In March 2011 a giant earthquake and tsunami struck Japan and killed over 20,000 people. These events also seriously damaged 4 nuclear plants at the Fukushima Daiichi Nuclear Power Plant. The subsequent release of radiation led to local, precautionary evacuations since the course of the accident and potential contamination was unknown at the time.
According to a June 2011 report by the IAEA International Fact Finding Expert Mission, “To date no health effects have been reported in any person as a result of radiation exposure from the nuclear accident”. This included the operators and others who worked from the beginning of the shutdown.
Despite this finding, today over 80,000 Japanese are prevented from returning to Fukushima, prevented from returning to their homes, their jobs, and to farming their lands. The basis for this prevention is radiation standards based on a “conservative” model called Linear No Threshold (LNT), which asserts that any radiation exposure causes health effects. The LNT assumption is a simple projection of health effects data from high-level exposures – like those at Hiroshima and Nagaski – and in nuclear bomb tests: levels of radiation exposure above 100,000 millirem. The effects of this level of exposure are real, and demonstrable, but extrapolating them all the way down to zero on a straight (linear) line is not only simplistic, it’s inaccurate, and it leads to impossible predictions. There is no scientific biological data that shows any evidence of any human health impact (much less cancer) at radiation dose levels of less than even 10,000 millirem.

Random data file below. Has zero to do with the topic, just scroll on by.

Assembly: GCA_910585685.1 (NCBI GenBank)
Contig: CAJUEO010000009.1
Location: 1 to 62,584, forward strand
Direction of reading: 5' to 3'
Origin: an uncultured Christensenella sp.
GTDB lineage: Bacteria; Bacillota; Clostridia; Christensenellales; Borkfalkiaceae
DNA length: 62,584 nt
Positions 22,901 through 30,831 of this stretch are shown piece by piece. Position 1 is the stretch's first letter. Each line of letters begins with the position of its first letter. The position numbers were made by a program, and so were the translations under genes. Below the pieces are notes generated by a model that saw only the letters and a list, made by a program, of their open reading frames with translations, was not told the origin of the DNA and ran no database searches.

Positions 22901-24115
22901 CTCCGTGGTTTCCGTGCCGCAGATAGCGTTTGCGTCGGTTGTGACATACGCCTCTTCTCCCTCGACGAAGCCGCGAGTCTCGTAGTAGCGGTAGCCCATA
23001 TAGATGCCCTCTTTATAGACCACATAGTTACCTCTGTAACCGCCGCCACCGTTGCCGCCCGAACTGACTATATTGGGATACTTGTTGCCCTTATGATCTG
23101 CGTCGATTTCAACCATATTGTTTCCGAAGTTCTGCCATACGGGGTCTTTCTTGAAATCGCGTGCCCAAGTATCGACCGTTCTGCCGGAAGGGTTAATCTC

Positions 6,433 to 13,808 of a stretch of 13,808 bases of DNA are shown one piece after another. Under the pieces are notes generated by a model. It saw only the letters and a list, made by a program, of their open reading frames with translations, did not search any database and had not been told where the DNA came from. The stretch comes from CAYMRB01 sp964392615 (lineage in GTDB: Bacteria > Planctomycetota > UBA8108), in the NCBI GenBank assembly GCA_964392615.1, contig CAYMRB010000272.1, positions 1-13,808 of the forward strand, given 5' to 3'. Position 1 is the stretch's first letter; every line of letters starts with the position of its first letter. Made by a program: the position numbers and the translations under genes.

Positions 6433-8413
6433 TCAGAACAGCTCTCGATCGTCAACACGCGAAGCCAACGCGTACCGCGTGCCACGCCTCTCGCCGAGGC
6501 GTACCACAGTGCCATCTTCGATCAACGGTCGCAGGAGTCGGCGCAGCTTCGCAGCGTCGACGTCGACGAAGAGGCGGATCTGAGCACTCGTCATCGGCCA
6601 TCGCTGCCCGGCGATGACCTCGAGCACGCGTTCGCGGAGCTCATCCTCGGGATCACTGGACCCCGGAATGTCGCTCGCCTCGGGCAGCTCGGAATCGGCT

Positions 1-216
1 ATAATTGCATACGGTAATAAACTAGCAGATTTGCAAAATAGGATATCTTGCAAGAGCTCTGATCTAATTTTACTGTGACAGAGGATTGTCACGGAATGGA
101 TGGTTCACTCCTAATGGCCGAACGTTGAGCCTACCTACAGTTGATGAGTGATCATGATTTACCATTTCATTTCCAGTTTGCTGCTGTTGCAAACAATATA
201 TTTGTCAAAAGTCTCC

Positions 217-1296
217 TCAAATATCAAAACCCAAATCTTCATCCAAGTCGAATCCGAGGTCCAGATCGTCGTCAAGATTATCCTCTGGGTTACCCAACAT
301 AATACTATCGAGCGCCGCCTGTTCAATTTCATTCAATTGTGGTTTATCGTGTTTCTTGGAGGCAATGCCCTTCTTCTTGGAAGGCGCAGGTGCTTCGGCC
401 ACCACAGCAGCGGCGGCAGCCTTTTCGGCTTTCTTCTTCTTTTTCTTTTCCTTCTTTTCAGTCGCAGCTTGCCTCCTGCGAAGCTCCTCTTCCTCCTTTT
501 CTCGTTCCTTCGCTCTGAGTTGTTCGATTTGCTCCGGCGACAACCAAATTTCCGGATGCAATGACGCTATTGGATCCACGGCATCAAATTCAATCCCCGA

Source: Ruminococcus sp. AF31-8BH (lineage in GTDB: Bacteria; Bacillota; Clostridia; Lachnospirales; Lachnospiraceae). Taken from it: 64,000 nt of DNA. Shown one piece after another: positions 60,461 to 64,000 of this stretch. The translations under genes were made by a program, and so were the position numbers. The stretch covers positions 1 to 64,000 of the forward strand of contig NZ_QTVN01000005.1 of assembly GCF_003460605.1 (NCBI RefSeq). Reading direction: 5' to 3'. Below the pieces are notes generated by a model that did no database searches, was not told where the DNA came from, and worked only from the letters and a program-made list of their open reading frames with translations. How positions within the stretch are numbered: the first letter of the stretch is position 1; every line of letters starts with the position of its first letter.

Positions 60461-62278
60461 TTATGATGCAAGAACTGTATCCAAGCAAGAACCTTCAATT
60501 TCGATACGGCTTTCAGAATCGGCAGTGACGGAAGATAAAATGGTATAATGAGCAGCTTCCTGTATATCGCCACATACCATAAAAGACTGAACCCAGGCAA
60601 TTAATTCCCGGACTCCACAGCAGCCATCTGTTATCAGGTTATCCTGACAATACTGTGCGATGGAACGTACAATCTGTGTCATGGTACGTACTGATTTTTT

In the case of Fukushima, the application of the LNT principle has caused demonstrable economic and social harm to thousands of people. This misguided policy has resulted in decontamination programs that have stripped off the rich top soil, which is being called radioactive waste; left homes abandoned and destroyed by the weather and looting; and driven people toward poverty, alienation and depression, and even suicide. While there are radioactive “hot spots” around Fukushima that need to be avoided and cleaned up, the majority of the affected areas have radiation levels significantly lower than some areas in Norway, Brazil, Iran, and India, areas where generations of people have lived without harmful effects.
What is the right thing to do? Are “conservative” standards such as LNT – standards based on a principle rather than on scientific data – in the best interest of real people? All energy sources have attendant trade-offs, so what about nuclear power makes people and policymakers unable or unwilling to responsibly confront its trade-offs?